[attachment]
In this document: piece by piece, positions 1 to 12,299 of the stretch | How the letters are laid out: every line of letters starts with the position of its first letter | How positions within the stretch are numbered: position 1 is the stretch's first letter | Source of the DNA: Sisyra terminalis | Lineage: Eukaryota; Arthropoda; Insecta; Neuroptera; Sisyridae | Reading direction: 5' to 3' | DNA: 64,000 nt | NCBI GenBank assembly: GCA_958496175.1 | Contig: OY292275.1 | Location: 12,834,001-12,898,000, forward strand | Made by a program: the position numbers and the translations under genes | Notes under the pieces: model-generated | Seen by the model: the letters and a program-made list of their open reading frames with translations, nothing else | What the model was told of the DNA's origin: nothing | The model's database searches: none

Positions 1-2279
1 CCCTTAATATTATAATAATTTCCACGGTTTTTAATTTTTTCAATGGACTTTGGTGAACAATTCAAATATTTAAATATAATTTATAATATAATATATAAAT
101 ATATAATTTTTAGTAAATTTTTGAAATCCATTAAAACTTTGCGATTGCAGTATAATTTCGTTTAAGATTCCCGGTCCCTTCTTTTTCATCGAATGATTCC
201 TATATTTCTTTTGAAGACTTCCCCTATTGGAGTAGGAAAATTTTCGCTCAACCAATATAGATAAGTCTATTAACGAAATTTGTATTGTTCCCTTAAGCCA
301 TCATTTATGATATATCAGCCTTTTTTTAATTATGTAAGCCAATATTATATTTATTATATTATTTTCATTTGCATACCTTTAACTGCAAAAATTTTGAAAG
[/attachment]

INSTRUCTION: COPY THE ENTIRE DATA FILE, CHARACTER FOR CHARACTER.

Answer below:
In this document: piece by piece, positions 1 to 12,299 of the stretch | How the letters are laid out: every line of letters starts with the position of its first letter | How positions within the stretch are numbered: position 1 is the stretch's first letter | Source of the DNA: Sisyra terminalis | Lineage: Eukaryota; Arthropoda; Insecta; Neuroptera; Sisyridae | Reading direction: 5' to 3' | DNA: 64,000 nt | NCBI GenBank assembly: GCA_958496175.1 | Contig: OY292275.1 | Location: 12,834,001-12,898,000, forward strand | Made by a program: the position numbers and the translations under genes | Notes under the pieces: model-generated | Seen by the model: the letters and a program-made list of their open reading frames with translations, nothing else | What the model was told of the DNA's origin: nothing | The model's database searches: none

Positions 1-2279
1 CCCTTAATATTATAATAATTTCCACGGTTTTTAATTTTTTCAATGGACTTTGGTGAACAATTCAAATATTTAAATATAATTTATAATATAATATATAAAT
101 ATATAATTTTTAGTAAATTTTTGAAATCCATTAAAACTTTGCGATTGCAGTATAATTTCGTTTAAGATTCCCGGTCCCTTCTTTTTCATCGAATGATTCC
201 TATATTTCTTTTGAAGACTTCCCCTATTGGAGTAGGAAAATTTTCGCTCAACCAATATAGATAAGTCTATTAACGAAATTTGTATTGTTCCCTTAAGCCA
301 TCATTTATGATATATCAGCCTTTTTTTAATTATGTAAGCCAATATTATATTTATTATATTATTTTCATTTGCATACCTTTAACTGCAAAAATTTTGAAAG